Does a physical therapy clinic emphasize cutting edge diagnostics and treatments? We all want the best diagnostics and treatment, and what is "best" can often be obscured by glitz, glamor and the idea of "new". To find the cutting edge, sometimes you have to go a bit deeper than the newest thing. You have to get back to basics.
One thing that makes physical therapists special is our ability to diagnose. Administering treatment is something that clients can often do on their own, but diagnosing injury so that the right treatments can be administered in the right way is what separates physical therapists from other disciplines. It follows that performing diagnostics [and treatments] at a cutting edge level is important to most physical therapists. The effectiveness of therapy is dependent on the support provided by a physical therapy clinic.
To understand what support a physical therapy clinic provides for cutting edge diagnostics and treatment, you might ask:
- What diagnostic protocols are practiced in a clinic?
- How often are journal articles discussed amongst staff and is support and mentorship provided for selecting and understanding journal articles?
- What equipment does the clinic use and is that equipment evidence based or accessible to clients outside the clinic environment?
Diagnostics and treatments at Rose Physical Therapy are founded on our continuing education programs, which are peer reviewed and include both cutting edge diagnostics and treatments components:
- At Rose we maintain certifications by organizations like McKenzie, MDT, Active Release Techniques (ART), Trigger Point Dry Needling through Myopain Seminars, Graston, and other organizations. These organizations are continually updating diagnostic criteria and techniques to stay on the cutting edge of diagnosis and treatment. You can always search an organization’s website for information on current certifications.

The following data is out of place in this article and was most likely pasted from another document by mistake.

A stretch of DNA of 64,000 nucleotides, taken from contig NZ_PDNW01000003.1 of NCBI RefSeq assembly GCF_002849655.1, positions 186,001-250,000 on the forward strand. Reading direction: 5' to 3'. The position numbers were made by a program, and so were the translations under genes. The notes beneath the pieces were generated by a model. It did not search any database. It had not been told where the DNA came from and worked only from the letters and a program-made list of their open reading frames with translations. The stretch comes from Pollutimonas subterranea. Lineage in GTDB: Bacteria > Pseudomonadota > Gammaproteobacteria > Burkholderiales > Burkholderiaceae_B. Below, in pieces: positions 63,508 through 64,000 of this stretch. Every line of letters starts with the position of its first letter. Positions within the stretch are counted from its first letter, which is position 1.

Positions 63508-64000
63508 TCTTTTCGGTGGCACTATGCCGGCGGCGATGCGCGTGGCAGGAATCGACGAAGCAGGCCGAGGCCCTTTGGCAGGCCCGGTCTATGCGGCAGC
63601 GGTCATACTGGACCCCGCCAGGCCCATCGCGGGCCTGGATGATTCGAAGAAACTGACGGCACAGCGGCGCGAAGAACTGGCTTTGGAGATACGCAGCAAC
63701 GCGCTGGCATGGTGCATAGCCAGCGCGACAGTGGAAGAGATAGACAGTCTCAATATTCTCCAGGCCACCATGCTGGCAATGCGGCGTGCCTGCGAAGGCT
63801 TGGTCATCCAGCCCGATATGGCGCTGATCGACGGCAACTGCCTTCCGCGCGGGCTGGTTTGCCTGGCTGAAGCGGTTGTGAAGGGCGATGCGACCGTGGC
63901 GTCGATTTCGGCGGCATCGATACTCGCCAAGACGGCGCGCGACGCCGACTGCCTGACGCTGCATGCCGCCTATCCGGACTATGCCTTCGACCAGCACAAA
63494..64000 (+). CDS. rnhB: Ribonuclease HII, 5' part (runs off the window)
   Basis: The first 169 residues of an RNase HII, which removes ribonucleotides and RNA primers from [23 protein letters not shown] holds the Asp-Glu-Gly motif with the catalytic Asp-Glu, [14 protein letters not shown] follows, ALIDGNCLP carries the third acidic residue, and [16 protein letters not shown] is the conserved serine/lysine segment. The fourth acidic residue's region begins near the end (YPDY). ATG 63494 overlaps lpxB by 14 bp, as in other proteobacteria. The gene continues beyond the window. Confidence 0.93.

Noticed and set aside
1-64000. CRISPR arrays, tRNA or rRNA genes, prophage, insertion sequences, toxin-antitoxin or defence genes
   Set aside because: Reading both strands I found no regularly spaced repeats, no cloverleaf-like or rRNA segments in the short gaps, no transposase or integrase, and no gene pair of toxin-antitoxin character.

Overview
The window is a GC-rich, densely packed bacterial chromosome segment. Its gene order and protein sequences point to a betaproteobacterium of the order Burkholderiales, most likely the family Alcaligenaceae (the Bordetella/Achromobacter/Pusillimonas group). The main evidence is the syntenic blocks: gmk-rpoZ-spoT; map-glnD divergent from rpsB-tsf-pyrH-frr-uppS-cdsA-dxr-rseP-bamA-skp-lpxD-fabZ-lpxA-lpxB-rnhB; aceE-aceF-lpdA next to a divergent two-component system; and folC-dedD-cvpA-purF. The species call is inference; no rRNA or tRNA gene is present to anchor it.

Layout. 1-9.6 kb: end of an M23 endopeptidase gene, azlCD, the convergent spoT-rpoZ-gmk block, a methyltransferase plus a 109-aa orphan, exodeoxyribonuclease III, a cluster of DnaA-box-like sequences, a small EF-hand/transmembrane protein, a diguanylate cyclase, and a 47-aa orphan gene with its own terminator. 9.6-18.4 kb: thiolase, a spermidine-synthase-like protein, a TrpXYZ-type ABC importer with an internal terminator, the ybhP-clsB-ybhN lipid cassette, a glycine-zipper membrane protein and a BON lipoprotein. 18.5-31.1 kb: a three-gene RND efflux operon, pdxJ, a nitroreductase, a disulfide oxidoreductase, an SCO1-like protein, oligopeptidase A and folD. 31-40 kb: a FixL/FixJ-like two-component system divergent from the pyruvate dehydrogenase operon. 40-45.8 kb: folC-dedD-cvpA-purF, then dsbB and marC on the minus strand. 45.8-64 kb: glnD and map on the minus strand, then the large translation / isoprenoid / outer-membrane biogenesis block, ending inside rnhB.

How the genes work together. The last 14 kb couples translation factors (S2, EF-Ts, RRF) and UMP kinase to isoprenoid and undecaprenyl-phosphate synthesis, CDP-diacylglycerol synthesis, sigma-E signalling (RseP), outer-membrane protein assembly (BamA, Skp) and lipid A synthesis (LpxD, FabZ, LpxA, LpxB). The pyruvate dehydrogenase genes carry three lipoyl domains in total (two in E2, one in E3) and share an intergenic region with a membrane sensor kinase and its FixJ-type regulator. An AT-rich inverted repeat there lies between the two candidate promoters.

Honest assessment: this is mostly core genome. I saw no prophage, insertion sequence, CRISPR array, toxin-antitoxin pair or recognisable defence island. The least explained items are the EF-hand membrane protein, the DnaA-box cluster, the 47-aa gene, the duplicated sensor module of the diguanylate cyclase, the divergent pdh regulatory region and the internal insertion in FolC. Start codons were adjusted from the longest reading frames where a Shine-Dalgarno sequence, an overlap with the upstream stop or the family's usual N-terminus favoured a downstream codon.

- We examine and test our treatment protocols by inviting physicians, chiropractors, massage therapists, biofeedback experts, and others to our weekly meetings to discuss our protocols and test ourselves.
- We communicate with other health professionals directly to maintain open lines of communication, especially about challenging clients and especially where a multidisciplinary approach can be helpful.
Our monthly journal clubs and in service presentations foster discussion about hot research articles in physical therapy.
One caveat to keep in mind is that tools are not a great indicator of being cutting edge, particularly for diagnostics. It is rare that machines help us, as physical therapists, diagnose. So focusing on treatments as an example, low gravity treadmills are great for times when clients cannot apply weight to lower extremeties. Is a low gravity treadmill or pool necessary in an outpatient setting? Is tying a client to a specialized, very expensive piece of equipment doing them a disservice if other means of physiclal therapy or rehabilitation are available? And do you want to tie yourself to a machine or system for your treatments? These are questions you need to answer for yourself and be comfortable with becuase they can dictate your career path.
If you are interested in applying to work at Rose, you can view our Careers page.